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An outdoor music festival, a crush of people, a police crackdown. Welcome to China.
BEIJING — The scaffold reared up behind the lights of the makeshift stage, tapering off above the decks to become lost among the skyline of pipes, chimneys and factory roofs that frames the industrial playground around Beijing's famous 798 art district.
Upwards of 3,000 people danced below, creaking the floorboards and stomping the grass, moving to the sound that bounced trapped between the walls, reveling in a venue would have made the Detroit pioneers of techno proud. A line of smiling Chinese students did the conga through the crowd.
It seemed too good to be true, and in the end it was. But for the 10 or so hours before the local Chaoyang police department closed it down due to safety concerns, a host of international acts and local talent rocked Intro 2009, an event billed as China's first outdoor electronic music festival.
The party had been scheduled to run until 4 in the morning, moving indoors at 11 p.m. to shield residents from the noise, but when the police saw the size of the crowd, they reneged on the deal and brought the party to an abrupt conclusion.
It is something of a miracle that it happened at all. When I sat down to meet Acupuncture Records chief organizer Miao Wong two days before the event, the stress was etched on her face, the pressure and tension she was under to pull the festival off was palpable. "Even now, I expect it not to happen," she said. "It's like a miracle, it's still extremely difficult to do certain things but there's a way to work through the difficulties."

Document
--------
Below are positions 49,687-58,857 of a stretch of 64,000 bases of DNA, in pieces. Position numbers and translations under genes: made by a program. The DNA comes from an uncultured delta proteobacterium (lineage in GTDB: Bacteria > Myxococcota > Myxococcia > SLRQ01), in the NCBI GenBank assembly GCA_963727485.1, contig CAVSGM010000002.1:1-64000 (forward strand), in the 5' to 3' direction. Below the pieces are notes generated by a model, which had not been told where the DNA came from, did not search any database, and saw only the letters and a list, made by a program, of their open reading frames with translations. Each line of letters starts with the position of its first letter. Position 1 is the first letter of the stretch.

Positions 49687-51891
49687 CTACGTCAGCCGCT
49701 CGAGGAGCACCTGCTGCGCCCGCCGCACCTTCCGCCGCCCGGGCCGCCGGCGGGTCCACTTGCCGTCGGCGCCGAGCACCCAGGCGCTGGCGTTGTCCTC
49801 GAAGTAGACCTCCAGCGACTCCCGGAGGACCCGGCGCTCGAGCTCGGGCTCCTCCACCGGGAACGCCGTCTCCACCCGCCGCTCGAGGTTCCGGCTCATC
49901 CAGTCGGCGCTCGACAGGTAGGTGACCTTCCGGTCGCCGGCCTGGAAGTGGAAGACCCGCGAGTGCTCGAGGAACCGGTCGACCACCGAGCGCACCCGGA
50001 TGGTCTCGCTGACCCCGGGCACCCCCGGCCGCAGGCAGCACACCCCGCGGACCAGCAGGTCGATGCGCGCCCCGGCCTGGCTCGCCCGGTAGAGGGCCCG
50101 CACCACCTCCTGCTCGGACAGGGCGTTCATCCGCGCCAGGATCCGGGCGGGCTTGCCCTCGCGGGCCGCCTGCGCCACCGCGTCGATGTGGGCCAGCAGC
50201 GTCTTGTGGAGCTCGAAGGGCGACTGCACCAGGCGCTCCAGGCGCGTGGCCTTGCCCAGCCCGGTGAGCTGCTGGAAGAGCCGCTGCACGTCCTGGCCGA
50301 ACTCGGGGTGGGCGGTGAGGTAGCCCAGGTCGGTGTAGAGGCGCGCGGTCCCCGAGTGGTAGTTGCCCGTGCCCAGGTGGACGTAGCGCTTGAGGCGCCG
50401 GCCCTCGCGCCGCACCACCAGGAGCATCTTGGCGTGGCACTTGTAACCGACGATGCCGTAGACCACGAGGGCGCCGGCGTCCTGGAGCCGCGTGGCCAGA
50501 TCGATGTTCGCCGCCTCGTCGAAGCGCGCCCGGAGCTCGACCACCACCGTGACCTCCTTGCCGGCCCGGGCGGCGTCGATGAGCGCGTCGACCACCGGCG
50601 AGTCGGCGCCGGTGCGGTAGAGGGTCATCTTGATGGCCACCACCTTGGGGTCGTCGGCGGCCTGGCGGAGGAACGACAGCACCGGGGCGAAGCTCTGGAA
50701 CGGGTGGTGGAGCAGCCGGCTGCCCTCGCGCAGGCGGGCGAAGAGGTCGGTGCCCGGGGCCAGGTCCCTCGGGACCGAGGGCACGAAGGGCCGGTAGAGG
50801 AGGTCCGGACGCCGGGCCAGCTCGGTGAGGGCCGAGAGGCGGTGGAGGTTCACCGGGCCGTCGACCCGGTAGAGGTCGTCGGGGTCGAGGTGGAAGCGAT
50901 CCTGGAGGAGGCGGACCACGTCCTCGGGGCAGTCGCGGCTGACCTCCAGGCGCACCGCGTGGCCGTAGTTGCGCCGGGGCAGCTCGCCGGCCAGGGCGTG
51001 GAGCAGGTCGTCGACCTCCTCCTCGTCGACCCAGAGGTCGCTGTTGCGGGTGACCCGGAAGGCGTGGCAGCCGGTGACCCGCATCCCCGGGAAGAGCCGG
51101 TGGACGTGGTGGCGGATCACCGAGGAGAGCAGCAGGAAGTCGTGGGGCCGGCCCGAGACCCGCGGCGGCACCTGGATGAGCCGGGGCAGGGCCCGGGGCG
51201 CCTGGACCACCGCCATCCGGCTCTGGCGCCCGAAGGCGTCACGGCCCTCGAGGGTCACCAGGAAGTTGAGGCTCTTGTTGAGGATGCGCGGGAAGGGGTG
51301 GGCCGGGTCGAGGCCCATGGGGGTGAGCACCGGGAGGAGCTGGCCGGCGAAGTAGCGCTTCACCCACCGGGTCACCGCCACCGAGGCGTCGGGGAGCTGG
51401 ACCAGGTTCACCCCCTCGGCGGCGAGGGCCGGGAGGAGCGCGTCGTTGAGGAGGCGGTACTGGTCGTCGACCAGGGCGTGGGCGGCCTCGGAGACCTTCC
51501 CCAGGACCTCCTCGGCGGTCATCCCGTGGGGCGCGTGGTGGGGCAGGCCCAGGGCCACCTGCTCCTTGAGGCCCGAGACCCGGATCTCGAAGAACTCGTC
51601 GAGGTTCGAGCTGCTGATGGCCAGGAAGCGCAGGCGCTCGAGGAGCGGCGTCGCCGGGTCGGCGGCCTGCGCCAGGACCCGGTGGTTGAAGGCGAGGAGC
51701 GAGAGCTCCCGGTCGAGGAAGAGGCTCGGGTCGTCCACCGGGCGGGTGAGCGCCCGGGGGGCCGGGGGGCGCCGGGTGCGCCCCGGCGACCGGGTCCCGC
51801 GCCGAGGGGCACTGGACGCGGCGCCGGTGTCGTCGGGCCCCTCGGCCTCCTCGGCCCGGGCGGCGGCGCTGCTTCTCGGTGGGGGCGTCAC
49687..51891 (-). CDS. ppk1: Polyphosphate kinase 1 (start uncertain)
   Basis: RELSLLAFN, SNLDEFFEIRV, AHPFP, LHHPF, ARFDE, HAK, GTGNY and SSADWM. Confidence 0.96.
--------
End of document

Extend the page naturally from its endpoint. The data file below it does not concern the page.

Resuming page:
The 24-year-old was still waiting to hear whether or not she has jumped through all the hoops with a good enough score to get the final nod from all the authorities involved.
In May 2008, with the Beijing government limbering up to host the perfect Olympics, the public security bureau pulled the plug on the capital's Midi Music Festival. An outdoor gathering of boisterous music fans posed too large a risk of trouble, it seemed. So how, less than two weeks before the 20th anniversary of the Tiananmen Square incident and with the government already tetchy about maintaining public order, did Wong and her team manage to get consent to host a techno festival, a celebration of a music renowned for flying in the face of authority at over 140 bpm?
"We didn't exactly say festival. We said outdoors in a large plaza, an event that would set up a link with youth culture through an up and coming art form," Wong said. She is also keen to stress that techno is in its infancy in China, and hasn't developed the kind of anti-authoritarian attitude it has come to be associated with in Europe and North America. "It's ground zero, there's no anti-authoritarian sentiment. Freedom is part of the spirit but not 'bring down the government,'" she said.